Today, WhatsApp processes payments through Cielo, and payment is made by the debit card associated with the messaging app. If WhatsApp asks for permission to operate with PIX, the user will be able to choose whether to make the transaction by PIX or by debit card within the app, for example.

PIX payments within the e-commerce app itself

Brazilians who pay on e-commerce sites and apps today using PIX need to exit the shop’s app, open the financial institution’s app and do the process of pasting the QR Code link, for example. All of this takes seven steps.

With the payment initiator, the Central Bank wants to reduce friction and cut down the payment steps to just three. This will enable the e-commerce shop itself to be a payment initiator to complete the PIX transaction within the app. It also creates more retention for merchants and fewer chances of the user giving up the transaction midway through the process. The merchant will also be able to partner with a payment initiator company.

The Brazilian Central Bank has not given estimates on how much it expects the novelty to increase PIX transactions, but the idea is to make the service more “democratic” and give users more alternatives, reducing payment steps.

READ ALSO: A race to be a financial institution? Not exactly. Fintechs in Brazil follow different paths to grow

According to Breno Lobo, head of the Central Bank’s Financial System Regulation Department, the payment initiator can even charge a fee for the service. But, he does not believe that companies will do this, because if it becomes more expensive to make the PIX payment through the e-commerce app, the user will simply migrate to the financial institution’s app to make the transaction.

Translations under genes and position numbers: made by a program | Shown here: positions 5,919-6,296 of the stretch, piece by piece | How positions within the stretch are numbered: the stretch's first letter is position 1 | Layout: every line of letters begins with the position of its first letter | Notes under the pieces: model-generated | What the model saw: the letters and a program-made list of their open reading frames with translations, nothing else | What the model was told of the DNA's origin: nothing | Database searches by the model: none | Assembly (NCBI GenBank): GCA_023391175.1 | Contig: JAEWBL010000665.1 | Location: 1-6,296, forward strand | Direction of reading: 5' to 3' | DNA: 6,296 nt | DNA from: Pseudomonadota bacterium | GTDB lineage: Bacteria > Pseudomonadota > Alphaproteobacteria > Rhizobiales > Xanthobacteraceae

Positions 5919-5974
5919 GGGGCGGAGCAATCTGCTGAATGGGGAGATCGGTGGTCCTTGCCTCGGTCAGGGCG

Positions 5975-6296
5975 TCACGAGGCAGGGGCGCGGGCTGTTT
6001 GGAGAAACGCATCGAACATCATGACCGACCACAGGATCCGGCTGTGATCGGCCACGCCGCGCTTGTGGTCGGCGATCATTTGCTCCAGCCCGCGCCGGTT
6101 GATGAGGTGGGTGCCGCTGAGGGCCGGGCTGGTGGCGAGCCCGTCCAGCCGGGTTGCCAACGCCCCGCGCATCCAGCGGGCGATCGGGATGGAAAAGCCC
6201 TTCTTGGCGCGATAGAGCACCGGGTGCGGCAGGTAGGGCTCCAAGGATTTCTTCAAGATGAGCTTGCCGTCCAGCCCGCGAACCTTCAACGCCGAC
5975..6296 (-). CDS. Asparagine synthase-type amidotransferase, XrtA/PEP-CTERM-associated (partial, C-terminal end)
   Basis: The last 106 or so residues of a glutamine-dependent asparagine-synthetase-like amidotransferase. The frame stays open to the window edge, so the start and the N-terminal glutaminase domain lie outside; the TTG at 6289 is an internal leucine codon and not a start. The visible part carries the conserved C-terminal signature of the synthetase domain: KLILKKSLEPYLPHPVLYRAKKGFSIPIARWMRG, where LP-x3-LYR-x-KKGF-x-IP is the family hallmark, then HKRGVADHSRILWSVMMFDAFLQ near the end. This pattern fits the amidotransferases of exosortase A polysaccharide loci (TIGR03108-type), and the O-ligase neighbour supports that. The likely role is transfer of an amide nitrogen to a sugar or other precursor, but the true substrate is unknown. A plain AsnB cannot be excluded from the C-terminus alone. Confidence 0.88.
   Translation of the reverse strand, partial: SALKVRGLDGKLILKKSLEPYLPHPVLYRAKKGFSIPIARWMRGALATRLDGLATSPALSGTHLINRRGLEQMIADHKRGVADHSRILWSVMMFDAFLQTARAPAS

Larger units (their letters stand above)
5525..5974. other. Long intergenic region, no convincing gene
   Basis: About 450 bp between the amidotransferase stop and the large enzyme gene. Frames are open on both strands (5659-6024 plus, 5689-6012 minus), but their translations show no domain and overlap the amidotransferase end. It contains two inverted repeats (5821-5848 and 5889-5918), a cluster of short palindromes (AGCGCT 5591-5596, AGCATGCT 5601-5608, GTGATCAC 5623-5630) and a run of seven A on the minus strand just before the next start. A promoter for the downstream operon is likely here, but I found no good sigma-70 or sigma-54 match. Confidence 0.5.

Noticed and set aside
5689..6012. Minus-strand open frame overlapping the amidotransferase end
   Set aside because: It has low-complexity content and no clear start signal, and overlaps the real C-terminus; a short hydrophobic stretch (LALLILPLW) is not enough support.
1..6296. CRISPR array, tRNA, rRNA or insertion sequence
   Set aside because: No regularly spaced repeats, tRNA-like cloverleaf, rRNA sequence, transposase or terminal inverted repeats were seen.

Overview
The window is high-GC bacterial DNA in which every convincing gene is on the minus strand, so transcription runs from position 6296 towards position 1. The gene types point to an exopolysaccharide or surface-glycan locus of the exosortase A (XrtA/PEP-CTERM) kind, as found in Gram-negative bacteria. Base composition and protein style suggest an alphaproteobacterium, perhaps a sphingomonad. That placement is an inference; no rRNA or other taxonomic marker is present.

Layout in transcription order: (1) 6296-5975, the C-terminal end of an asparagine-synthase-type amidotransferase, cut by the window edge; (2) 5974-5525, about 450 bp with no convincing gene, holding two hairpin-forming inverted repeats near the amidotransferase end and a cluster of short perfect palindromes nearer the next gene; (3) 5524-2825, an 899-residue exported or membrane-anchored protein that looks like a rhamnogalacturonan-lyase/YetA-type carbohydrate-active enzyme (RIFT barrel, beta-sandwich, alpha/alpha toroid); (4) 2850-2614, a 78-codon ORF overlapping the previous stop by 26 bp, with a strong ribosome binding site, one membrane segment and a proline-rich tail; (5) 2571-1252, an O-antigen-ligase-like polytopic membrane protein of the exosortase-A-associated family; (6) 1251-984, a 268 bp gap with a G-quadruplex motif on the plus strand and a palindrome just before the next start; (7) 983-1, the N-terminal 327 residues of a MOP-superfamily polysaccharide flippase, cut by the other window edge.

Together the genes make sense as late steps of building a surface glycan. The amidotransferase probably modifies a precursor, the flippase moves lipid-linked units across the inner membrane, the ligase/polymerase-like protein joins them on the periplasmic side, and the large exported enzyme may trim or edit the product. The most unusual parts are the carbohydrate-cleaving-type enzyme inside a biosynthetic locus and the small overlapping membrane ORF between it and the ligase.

READ ALSO: The promises of Brazilian open banking: customer empowerment and market opening

To give businesses time to adapt to the new functionality, the Central Bank has staggered the timeline for payment initiators as follows:

  • August 30: Manual insertion and PIX key; transfers by payment initiators between people available.
  • September 30: directly by the institution providing the initiation service; available the option for e-commerce and mobile commerce.
  • November 1st: static and dynamic QR Code; available the possibility to make a PIX schedule from payments’ initiators.

PIX has already overtaken traditional banking transfers in Brazil

Since the launch of PIX in November 2020, Brazilians have widely adopted the system. In June, there were 743 million transactions with BRL 441 million transacted and the system has already surpassed the use of other means of payment such as TEDs (a type of bank transfer in Brazil, which is faster because it is done during business hours, but more expensive), DOCs (a banking transfer that works in business days, from one day to another), and even boletos (a type of payment voucher or bank slip that Brazilians use to pay bills and purchases).

READ ALSO: Can instant payments displace cash in Latin America? In Peru, Yape is leading the way

Nuvemshop, an e-commerce platform, said it recorded a 50% increase in payments via PIX between May and June this year. Since the launch of the real-time payments system on the platform in the first half of March, the number of online shops that received instant transfers more than doubled, and the value transacted jumped from BRL 1.5 million (in the first 15 days) to over BRL 16 million in payments.